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Why Religion Matters, by Huston Smith

This book makes the case that the next great accomplishments of humankind will be on getting along with each other. Here is text from the first two pages of Chapter One.


"Wherever people live, whenever they live, they find themselves faced with three inescapable problems:
  1. how to win food and shelter from their natural environment (the problem nature poses),
  2. how to get along with one another (the social problem), and
  3. how to relate themselves to the total scheme of things (the religious problem).
If this third issue seems less important than the other two, we should remind ourselves that religious artifacts are the oldest that archeologists have discovered.

The three problems are obvious, but they become interesting when we align them with the three major periods in human history:

  1. the traditional period (which extended from human beginnings up to the rise of modern science),
  2. the modern period (which took over from there and continued through the first half of the twentieth century), and
  3. postmodernism (which Nietzsche anticipated, but which waited for the second half of the twentieth century to take hold).

Each of these periods poured more of its energies into, and did better by, one of life's inescapable problems than did the other two. Specifically, modernity gave us our view of nature -- it continues to be refined, but because modernity laid the foundations for the scientific understanding of it, it deserves credit for the discovery.

Postmodernism is tackling social injustices more resolutely than people previously did.


Later, the author gives the following examples "of some changes that have occurred in a single lifetime that make it clear that social injustices are being recognized and addressed more earnestly today than they were by our ancestors:

The book continues describing the social shortcomings of the traditional and modern periods.

(the following material has been taken from the Amazon.com website, click here to buy the book.)


Why Religion Matters : The Fate of the Human Spirit in an Age of Disbelief
by Huston Smith

Hardcover - (December 2000) 290 pages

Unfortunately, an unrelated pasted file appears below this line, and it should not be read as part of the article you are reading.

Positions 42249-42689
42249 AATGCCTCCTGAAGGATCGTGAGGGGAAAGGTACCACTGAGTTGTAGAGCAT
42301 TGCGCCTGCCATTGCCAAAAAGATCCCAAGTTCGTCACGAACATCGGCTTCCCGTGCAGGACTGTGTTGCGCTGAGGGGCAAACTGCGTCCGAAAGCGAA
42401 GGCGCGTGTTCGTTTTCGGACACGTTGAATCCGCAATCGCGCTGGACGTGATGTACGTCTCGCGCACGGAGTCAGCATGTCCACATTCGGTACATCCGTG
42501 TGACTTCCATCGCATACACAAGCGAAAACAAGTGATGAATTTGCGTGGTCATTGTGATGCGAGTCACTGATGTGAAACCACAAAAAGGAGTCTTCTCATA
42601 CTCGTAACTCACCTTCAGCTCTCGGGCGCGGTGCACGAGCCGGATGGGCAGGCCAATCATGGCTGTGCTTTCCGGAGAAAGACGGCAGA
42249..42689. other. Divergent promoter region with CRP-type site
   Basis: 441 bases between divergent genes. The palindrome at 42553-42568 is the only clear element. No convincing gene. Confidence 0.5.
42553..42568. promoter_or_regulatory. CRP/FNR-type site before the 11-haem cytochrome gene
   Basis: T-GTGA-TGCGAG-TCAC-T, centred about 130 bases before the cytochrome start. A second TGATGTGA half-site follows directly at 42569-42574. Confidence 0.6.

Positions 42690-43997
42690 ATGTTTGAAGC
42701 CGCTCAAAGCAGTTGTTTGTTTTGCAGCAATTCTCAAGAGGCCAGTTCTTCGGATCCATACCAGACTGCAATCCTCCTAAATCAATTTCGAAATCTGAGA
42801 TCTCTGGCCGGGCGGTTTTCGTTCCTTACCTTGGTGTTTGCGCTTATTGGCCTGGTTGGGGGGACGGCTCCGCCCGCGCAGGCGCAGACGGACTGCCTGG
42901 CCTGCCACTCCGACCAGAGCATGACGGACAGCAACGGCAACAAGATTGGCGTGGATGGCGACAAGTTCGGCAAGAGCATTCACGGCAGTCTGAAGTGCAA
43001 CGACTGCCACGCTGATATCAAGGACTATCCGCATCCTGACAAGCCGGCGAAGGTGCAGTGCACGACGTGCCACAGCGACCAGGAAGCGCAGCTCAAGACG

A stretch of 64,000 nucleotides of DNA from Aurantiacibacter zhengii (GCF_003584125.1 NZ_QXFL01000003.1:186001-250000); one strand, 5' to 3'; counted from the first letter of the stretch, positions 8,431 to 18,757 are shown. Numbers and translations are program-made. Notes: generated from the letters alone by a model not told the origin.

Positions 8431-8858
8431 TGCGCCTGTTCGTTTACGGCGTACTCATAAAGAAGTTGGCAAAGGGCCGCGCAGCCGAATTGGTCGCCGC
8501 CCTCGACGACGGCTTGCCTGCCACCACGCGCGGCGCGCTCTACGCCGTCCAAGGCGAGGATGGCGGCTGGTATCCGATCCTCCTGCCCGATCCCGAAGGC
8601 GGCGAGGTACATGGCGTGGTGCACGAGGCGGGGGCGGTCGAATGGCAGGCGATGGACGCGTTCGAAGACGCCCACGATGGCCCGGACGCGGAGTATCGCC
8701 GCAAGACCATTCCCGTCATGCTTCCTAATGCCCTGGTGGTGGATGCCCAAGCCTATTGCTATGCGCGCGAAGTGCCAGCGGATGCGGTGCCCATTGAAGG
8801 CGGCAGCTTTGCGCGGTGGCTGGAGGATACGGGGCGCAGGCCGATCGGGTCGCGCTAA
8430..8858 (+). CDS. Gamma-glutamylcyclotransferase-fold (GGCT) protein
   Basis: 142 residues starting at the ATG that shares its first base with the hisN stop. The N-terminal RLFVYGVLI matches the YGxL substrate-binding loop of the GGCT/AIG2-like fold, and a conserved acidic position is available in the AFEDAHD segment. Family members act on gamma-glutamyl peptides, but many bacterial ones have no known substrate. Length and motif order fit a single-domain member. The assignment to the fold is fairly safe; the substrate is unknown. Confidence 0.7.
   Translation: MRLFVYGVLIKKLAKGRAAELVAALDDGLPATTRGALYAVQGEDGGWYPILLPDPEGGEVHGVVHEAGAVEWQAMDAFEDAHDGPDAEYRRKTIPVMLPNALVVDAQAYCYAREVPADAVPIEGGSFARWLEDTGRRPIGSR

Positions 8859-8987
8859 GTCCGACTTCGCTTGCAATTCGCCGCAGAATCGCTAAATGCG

Editorial Reviews

Amazon.com
Why Religion Matters is a passionate, accessible, ambitious manifesto written by one of the very few people qualified to address its titular topic. Huston Smith is the grand old man of religious scholarship. Raised by missionary parents in China, Smith went on to teach at M.I.T. and U.C. Berkeley, among others, and his
World's Religions has long been the standard introductory textbook for college religion courses. The subject of Why Religion Matters, Smith writes, "is the importance of the religious dimension of human life--in individuals, in societies, and in civilizations." Smith believes that the religious dimension of human life has been devalued by the rise of modern science: we have now reached a point at which "modern Westerners . . . forsaking clear thinking, have allowed ourselves to become so obsessed with life's material underpinnings that we have written science a blank check ... concerning what constitutes knowledge and justified belief." In candid, direct style, Smith describes the evolution of intellectual history from pre-modern to postmodern times, and the spiritual sensibilities that have been shunted "by our misreading of modern science." In the book's final sections, Smith avoids the folly of predicting the future, instead focusing on "features of the religious landscape that are invariant" and therefore may serve as "a map that can orient us, wherever the future may bring." This book is fresh, insightful, and important. It may prove to be as influential in shifting readers' terms of religious understanding as any of Smith's previous writings. --Paul Power

From Booklist
Smith, the dean of comparative religion studies in America, divides history into three periods, each dominated by its distinctive worldview--traditional, modern, and postmodern. Now is the postmodern period, but Smith believes the future should belong to tradition. Modernity has put the soul in a dark tunnel, from which postmodernity doesn't want to extract it, by insisting that reality is single and material and that the transcendent realities of spirit, creation, and meaning are illusory. Science, the instrumentality of modernity, can't answer or extinguish humanity's burning existential questions, exemplified by the title of Gauguin's painting Who Are We? Where Did We Come From? Where Are We Going? The traditional worldview, which is religious, can and does answer them. Smith's exposition of this argument, which first describes "Modernity's Tunnel" and then the light at its end, is as enlightening as Wendell Berry's similar Life Is a Miracle [BKL My 15 00], whose bete noire, E. O. Wilson's Consilience (1998), also irks Smith. As welcome as enlightening is Smith's cogent explanation of antireligious media bias. Ray Olson